Opera Scotland

Oedipus Rex Oedipus the King

Tours by decade

1950s - 1 tour

1956 - Hamburg State Opera
Fully Staged with Orchestra

1970s - 1 tour

1972 - Sadler's Wells Opera
Fully Staged with Orchestra

1980s - 2 tours

1986 - Edinburgh International Festival
Concert performance
1989 - Scottish Opera
Fully Staged with Orchestra

1990s - 1 tour

1990 - Scottish Opera
Fully Staged with Orchestra

2000s - 1 tour

2002 - Canadian Opera Company
Fully Staged with Orchestra

2020s - 1 tour

2024 - Scottish Opera
Fully Staged with Orchestra

Tours by location

Igor Stravinsky (born Oranienbaum, 17 June 1882; died New York, 6 April 1971)

Jean Cocteau (1889-1963), using the Latin translation by Jean Daniélou.

Classical Greek tragedy Oedipus Tyrannus (c435-425 BC) by Sophocles (c496-406 BC).

First performance: Paris (Theatre Sarah Bernhardt), 30 May 1927 (concert).
First UK performance: London (Queen’s Hall), 12 February 1936 (concert).
First performance in Scotland: Edinburgh (King’s Theatre), 21 August 1956.
Scottish Opera premiere: Glasgow (Theatre Royal), 23 March 1989.

Stravinsky’s early career was dominated by his composition of ballets for Diaghilev, all with wonderfully novel and imaginative orchestration. His early vocal and operatic works were generally smaller in scale and more experimental in form, sometimes influenced by folk music. By 1920 he was living in Paris and entering on the period dominated by more austere neo-classical ideas. Central to this period is the opera-oratorio Oedipus Rex. The Greek text of Sophocles is translated into Latin, and the performance is introduced and linked by a narration written by Cocteau in French, to be performed in the language of the audience. It is frequently performed in concert, in the style of an oratorio. Even fully staged performances tend to be very static in presentation. This does not prevent the piece from accumulating a powerful effect in a short time (it lasts about one hour).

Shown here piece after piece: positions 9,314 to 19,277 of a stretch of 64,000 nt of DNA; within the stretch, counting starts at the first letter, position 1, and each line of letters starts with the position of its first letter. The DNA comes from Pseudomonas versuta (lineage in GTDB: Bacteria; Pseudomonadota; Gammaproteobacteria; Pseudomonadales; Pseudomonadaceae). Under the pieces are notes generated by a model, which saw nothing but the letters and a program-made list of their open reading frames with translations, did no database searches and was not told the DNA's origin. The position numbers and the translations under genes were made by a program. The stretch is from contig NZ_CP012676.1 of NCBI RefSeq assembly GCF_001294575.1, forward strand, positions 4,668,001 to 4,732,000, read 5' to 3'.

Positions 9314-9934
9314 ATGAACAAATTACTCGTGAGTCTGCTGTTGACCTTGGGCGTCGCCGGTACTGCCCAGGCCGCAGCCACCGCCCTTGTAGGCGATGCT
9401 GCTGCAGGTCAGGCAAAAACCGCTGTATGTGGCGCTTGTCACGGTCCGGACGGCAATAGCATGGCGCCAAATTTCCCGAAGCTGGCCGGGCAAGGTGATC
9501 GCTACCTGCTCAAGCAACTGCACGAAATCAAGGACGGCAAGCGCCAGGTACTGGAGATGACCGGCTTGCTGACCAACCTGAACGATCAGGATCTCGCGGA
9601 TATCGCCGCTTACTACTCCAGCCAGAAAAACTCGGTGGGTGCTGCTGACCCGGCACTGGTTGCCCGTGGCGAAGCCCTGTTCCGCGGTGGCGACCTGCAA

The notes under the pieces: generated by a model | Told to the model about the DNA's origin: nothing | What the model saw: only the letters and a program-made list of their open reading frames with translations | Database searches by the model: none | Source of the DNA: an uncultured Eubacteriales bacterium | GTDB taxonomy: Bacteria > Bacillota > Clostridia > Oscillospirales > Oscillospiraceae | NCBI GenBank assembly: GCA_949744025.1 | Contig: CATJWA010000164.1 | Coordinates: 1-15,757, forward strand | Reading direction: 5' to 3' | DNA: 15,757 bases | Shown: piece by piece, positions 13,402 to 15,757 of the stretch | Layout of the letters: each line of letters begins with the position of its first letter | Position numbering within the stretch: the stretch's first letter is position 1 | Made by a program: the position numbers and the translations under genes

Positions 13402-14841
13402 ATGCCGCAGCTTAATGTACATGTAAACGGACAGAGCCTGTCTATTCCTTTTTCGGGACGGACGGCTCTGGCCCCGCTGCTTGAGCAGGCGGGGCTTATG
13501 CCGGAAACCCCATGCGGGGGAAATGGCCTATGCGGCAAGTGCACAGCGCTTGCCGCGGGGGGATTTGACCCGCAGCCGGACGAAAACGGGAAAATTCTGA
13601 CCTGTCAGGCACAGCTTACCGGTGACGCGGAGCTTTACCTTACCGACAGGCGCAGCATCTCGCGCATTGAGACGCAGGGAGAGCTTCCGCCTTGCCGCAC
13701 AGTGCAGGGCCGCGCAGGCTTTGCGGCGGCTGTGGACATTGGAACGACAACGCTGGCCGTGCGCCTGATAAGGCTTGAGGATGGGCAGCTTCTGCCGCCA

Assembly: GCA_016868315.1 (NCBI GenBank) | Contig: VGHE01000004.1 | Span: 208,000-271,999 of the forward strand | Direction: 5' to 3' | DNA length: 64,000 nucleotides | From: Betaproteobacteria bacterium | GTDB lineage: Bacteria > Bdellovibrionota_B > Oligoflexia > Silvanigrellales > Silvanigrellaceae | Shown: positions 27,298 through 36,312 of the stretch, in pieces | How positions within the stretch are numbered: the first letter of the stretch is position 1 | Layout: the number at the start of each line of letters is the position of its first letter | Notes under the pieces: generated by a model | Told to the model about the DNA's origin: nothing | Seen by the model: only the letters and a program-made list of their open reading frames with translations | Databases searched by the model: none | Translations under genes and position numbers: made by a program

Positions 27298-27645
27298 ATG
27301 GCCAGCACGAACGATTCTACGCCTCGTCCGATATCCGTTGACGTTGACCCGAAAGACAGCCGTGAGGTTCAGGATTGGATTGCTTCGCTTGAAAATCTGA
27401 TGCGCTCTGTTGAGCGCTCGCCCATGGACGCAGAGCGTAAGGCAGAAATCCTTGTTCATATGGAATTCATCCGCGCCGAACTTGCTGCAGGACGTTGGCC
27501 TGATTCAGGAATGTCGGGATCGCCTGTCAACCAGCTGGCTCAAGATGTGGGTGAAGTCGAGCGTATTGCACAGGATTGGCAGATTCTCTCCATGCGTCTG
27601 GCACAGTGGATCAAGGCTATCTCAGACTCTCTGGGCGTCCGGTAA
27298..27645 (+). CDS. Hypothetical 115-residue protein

Oedipus, King of Thebes (tenor)
Jocasta, his wife (mezzo-soprano)
Creon, Jocasta’s brother (bass-baritone)
Tiresias, a soothsayer (bass)
A Messenger (baritone)
A Shepherd (tenor)
Narrator (speaker)

Plot Summary
The Narrator introduces the performance by explaining that Oedipus was predestined for his dreadful fate. Thebes is suffering from plague, and Oedipus promises to help his people. Creon returns from consulting the oracle at Delphi with the news that the murderer of Laius, the previous king, still lives. Oedipus vows to hunt him down. Tiresias refuses to answer the king’s questions, except to say the murderer was also a king. Oedipus suspects a conspiracy between Creon and Tiresias. Jocasta enters at this point, concerned by the outbreak of acrimony between her husband and brother. She says that the oracle can be wrong, since it had been predicted that Laius, her first husband, would be killed by his own son, when he had in fact been killed by robbers at a crossroads. Oedipus says that he had himself killed a man there, though Jocasta thinks this is just a coincidence. A messenger now enters with news that King Polybus is dead, that it is now known that Oedipus was only his adopted son, and that he was found as a baby, abandoned to die on a mountainside. The shepherd who rescued him now supports this claim. Jocasta is appalled, and leaves the scene. The messenger and shepherd now accuse Oedipus of parricide and incest. He at last realises his full guilt and goes off. Word comes that Jocasta has hanged herself, and that Oedipus has blinded himself. He then leaves the city as the chorus express their pity for his wretched fate.

The Cast

 Jocasta's brother
 wife of Oedipus
 King of Thebes
 a blind soothsayer

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